Russia: Government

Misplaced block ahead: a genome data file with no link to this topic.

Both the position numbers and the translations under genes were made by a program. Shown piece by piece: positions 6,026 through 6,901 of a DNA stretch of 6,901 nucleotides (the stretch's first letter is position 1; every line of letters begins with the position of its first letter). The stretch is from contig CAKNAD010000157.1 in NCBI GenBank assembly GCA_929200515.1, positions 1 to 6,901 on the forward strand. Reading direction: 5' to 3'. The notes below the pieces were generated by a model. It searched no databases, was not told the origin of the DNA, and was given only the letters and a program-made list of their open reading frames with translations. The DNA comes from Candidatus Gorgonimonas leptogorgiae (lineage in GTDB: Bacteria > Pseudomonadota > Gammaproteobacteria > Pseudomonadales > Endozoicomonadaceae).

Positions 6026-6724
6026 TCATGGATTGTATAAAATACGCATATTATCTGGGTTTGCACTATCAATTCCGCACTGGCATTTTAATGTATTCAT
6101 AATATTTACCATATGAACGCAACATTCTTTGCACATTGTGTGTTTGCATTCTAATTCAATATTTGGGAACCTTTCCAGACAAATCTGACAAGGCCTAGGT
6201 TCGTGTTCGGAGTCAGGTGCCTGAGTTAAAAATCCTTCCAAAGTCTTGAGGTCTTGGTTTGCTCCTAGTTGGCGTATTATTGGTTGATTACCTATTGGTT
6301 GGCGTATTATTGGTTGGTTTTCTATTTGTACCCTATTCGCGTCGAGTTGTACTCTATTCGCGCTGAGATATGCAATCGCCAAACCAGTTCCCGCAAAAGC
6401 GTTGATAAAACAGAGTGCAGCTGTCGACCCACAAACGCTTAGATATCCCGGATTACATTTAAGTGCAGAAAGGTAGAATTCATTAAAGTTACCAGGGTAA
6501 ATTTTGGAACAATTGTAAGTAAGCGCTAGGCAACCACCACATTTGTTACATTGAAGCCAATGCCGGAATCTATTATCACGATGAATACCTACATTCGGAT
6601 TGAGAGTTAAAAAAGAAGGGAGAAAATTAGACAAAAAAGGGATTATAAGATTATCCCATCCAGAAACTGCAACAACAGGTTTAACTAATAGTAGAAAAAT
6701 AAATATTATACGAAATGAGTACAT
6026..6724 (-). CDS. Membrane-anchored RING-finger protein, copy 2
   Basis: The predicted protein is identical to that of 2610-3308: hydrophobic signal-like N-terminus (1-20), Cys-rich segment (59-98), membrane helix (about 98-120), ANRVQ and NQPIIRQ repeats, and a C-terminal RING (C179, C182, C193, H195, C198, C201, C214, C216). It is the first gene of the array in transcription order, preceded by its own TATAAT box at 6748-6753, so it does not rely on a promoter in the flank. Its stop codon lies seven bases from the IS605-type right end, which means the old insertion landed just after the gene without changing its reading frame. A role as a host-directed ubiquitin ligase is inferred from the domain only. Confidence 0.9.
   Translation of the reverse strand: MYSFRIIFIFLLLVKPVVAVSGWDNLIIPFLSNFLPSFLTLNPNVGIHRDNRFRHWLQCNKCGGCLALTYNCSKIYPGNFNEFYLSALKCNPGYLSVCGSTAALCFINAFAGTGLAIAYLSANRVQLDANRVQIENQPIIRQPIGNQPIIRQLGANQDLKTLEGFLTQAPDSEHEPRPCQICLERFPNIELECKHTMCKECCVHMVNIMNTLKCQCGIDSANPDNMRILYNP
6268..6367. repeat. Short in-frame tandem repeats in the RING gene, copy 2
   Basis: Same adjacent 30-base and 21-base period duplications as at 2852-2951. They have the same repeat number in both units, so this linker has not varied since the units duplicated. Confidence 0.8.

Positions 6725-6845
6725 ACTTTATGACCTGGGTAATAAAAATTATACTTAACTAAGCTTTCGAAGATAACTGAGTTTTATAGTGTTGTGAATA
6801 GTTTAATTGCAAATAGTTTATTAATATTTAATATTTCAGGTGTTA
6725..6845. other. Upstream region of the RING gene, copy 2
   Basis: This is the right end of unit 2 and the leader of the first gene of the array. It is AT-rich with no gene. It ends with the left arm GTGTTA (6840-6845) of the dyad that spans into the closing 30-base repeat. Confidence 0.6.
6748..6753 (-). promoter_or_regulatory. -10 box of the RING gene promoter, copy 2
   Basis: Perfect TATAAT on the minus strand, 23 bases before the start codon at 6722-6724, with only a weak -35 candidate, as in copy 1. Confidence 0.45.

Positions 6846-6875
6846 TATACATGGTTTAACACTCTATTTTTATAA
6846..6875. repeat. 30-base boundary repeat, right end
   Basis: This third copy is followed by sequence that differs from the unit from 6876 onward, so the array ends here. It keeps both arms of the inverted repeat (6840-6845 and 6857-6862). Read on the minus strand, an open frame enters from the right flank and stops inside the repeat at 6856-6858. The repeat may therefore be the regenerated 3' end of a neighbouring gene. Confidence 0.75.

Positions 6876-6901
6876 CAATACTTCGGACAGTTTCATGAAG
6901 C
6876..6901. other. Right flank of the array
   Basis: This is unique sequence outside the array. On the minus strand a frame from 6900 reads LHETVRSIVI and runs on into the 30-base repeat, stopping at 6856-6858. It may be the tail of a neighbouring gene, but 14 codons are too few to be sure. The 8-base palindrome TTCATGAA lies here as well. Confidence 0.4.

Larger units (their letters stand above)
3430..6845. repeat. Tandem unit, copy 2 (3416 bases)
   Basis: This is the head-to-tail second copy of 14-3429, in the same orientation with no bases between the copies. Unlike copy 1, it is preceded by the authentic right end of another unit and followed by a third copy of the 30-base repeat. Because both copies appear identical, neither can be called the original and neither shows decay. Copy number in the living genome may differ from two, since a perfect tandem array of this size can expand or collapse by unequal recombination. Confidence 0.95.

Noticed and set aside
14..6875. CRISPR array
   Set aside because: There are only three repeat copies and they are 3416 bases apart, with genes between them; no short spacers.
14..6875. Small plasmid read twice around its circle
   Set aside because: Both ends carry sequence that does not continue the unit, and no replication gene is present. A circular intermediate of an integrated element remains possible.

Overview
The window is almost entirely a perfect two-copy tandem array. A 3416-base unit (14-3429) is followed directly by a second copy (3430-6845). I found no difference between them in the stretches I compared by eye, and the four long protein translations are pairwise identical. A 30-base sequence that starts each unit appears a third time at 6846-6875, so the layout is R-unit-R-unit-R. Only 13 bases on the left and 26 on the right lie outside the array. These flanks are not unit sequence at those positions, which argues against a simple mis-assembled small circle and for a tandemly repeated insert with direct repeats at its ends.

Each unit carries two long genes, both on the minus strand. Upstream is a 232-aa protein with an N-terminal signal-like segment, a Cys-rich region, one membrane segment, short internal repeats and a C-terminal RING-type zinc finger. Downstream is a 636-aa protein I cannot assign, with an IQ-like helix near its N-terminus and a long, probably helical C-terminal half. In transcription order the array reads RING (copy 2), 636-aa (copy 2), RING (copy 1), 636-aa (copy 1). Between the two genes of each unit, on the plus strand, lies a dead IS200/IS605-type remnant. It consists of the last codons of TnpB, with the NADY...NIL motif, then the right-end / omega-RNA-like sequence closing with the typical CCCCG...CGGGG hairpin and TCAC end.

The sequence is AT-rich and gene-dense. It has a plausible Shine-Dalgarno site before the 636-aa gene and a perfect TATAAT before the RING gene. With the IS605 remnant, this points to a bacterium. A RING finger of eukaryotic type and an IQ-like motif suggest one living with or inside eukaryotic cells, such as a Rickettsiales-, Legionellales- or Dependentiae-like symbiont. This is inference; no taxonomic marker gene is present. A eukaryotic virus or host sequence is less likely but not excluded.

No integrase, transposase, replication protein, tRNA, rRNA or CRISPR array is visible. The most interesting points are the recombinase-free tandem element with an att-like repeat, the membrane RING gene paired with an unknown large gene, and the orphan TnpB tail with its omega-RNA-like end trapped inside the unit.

The Russian Federation is governed under the constitution of 1993 as amended. The head of state is a popularly elected president who is eligible to serve two consecutive six-year terms (and additional nonconsecutive terms). The president appoints the prime minister and can dissolve the legislature if it three times refuses to approve his choice for that post. The legislature, or Federal Assembly, is divided into an upper Federation Council and a lower State Duma. The Federation Council has 170 members, consisting of two representatives from the governments of each republic, territory, region, area, and federal city; their terms parallel the terms of the governmental body or official that elected or appointed them (unless that body removes them from office). An additional 30 members, serving either six-year terms or (limited to seven members) for life, may be appointed by the president, and former presidents also may serve as members for life. The State Duma has 450 members. Half the seats are distributed proportionally among those parties whose national vote is at least 7%, the rest are elected by districts. Members of the State Duma serve five-year terms. The Civic Chamber, which was established in 2005, is empowered to investigate elected and appointed government officials and advise on national legislation. Its 126 members are appointed by the president or chosen by the members of the chamber from among prominent nongovernmental individuals. Members serve two-year terms. Administratively, the country is divided into 46 Russian regions, 22 ethnically non-Russian republics (including Crimea), 4 autonomous national areas, 9 largely Russian territories, the federal cities of Moscow, St. Petersburg, and Sevastopol, and one autonomous region.

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